Daily Development for Monday, May 5, 2003
by: Patrick A. Randolph, Jr.
Elmer F. Pierson Professor of Law
UMKC School of Law
Of Counsel: Blackwell Sanders Peper Martin
Kansas City, Missouri

The Reporter for this DD was Jack Murray, of First American Title Insurance Company, Chicago
office.  The editor has revised Jack's original comments, and added a number of his own, but has
attempted to retain the substance of Jack's report.

PROVISIONS; RIGHT OF FIRST REFUSAL:  Landlord's right of first refusal to purchase
the buildings and permanent improvements constructed on the leased land by the debtor-tenant is not avoidable as  a restriction on assignment when the bankrupt tenant assigns the lease.

In re E-Z Serve Convenience Stores, Inc., 289 B.R. 45, 51-52 (Bankr. M.D.N. Carolina 2003)

In bankruptcy proceedings, a question may arise as to whether  365(f)(1) of the Bankruptcy
Code renders a right of first refusal contained in a lease unenforceable. Section 363(f)(1)
provides that, "notwithstanding a provision in an executory contract or unexpired lease of the debtor, or in applicable law, that prohibits, restricts, or conditions the assignment of such contract or lease, the trustee may assign such contract or lease" if the trustee assumes the lease and provides adequate assurance of future performance.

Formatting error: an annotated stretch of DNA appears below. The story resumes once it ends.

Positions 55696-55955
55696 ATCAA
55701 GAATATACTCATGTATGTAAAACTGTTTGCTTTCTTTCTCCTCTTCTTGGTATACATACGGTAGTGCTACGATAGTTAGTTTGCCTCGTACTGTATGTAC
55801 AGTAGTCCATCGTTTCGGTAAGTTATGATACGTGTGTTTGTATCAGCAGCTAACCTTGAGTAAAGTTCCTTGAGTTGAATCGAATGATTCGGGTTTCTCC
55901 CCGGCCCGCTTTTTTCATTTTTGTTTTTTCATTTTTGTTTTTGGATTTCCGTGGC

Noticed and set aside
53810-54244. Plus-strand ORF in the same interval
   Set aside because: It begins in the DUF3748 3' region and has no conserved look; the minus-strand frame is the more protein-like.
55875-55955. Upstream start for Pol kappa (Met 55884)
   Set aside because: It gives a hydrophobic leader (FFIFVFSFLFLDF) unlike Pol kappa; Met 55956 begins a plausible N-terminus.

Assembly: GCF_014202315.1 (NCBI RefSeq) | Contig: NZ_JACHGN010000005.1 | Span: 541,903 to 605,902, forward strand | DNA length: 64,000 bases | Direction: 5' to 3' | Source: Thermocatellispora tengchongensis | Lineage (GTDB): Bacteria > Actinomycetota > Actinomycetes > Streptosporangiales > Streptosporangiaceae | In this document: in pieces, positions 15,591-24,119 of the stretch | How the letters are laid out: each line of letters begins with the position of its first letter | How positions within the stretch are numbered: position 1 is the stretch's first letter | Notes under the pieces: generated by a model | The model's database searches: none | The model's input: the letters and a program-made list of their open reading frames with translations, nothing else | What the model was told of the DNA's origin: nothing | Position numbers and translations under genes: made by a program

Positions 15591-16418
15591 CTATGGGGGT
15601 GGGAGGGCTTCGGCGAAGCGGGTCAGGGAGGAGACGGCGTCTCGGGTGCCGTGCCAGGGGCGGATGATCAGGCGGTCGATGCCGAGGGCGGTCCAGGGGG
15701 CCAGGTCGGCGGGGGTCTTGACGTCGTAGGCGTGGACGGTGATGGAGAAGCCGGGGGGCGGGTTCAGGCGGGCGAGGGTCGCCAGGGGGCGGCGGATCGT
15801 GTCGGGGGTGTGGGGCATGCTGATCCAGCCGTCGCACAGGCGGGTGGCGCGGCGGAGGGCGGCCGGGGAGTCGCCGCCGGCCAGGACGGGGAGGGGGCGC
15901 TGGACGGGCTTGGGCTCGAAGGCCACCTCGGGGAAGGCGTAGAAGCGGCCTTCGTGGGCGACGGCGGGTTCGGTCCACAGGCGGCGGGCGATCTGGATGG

Here, the bankruptcy trustee put a group of properties out to bid, and received a bid for a large group "all or none" from one buyer.  The trustee sought to obtain the court's approval of the assumption, assignment and sale of the debtor-lessee's interest under the lease to this purchaser, and the landlord, holder of the right of first refusal for the improvements, objected, offering to buy the single parcel subject to the right of first refusal for a higher price than that offered in the other buyer's "package" for that parcel.  The landlord argued that it had a right to have its right of first refusal protected, and that failure to sell to the landlord in this instance frustrated that right.

The trustee argued that the right of first refusal was unenforceable under  365(f) as an
impermissible restraint on assignability of the lease. The court stated that "courts have applied 365(f) to 'lease provisions that are so restrictive that they constitute de facto anti-assignment provisions'"  The court also acknowledged that "[w]hile a trustee is required to assume a contract as a whole, the court may strike provisions that are contrary to the provisions of the Bankruptcy Code such as those that place restrictions on assignment."

Nevertheless, the court ruled in favor of the landlord based on the undisputed facts that the
landlord had submitted the highest bid for the property in question, the clause was heavily
negotiated by the parties as consideration for below-market rent, the landlord planned to develop the adjacent land, and the clause was necessary to protect the landlord from violating a non-compete clause in another lease to another party on nearby property. The court stated that "[n]umerous courts have recognized a right of first refusal with no analysis of the application of

A review of these cases reveals that the concern of these courts when presented with a
contractual right of first refusal is not whether to enforce such right, but how to incorporate a right of first refusal into the bidding and sale procedures of the bankruptcy auction in a fair and equitable manner that still allows for maximization of the value of the estate."